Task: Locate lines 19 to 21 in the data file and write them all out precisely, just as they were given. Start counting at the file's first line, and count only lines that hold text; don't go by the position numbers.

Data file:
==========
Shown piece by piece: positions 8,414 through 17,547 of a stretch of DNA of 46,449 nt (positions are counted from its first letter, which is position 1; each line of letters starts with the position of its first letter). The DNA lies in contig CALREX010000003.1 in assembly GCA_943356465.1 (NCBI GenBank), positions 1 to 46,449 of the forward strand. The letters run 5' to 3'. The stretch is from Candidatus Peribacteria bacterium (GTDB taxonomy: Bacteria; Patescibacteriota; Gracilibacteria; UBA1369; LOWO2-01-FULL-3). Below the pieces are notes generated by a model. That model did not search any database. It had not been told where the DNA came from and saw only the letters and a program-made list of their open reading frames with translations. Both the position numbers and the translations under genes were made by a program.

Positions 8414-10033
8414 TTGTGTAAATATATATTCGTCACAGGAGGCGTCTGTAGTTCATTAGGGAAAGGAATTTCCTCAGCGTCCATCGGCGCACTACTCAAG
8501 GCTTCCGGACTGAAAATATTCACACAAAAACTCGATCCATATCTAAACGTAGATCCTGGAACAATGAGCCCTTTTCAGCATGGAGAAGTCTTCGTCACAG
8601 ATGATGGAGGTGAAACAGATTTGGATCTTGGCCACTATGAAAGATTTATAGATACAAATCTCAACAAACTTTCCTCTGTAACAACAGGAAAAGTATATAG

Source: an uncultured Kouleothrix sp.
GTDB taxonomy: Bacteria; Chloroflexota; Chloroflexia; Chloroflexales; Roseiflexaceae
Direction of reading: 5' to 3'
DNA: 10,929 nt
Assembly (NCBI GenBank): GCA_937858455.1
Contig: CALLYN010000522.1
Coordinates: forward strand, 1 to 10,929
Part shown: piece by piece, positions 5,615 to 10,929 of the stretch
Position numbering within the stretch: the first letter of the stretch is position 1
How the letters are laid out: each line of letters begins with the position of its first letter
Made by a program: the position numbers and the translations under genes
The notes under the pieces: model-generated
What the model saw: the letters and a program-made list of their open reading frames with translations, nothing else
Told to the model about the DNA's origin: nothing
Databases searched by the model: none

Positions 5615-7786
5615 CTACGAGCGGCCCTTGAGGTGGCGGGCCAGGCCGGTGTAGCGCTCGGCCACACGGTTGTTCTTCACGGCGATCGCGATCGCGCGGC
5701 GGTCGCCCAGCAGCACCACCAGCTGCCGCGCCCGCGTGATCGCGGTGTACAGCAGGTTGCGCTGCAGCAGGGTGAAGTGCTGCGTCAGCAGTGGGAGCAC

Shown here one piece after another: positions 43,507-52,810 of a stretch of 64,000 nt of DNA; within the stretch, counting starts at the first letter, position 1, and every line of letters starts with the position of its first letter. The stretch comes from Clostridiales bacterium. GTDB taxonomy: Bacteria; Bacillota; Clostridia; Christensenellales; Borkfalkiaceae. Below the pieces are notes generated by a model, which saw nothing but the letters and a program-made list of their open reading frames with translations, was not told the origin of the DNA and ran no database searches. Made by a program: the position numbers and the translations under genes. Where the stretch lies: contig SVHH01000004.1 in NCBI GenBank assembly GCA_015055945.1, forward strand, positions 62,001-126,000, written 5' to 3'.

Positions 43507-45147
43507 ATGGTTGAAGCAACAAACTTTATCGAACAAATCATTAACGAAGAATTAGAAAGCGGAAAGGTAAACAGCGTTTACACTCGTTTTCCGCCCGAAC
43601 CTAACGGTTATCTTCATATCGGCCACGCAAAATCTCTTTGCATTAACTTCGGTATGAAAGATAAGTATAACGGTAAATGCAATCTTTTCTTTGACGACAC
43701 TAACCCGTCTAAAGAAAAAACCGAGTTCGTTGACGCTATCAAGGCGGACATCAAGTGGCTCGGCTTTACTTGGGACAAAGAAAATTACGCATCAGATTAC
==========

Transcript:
Told to the model about the DNA's origin: nothing
Databases searched by the model: none

Positions 5615-7786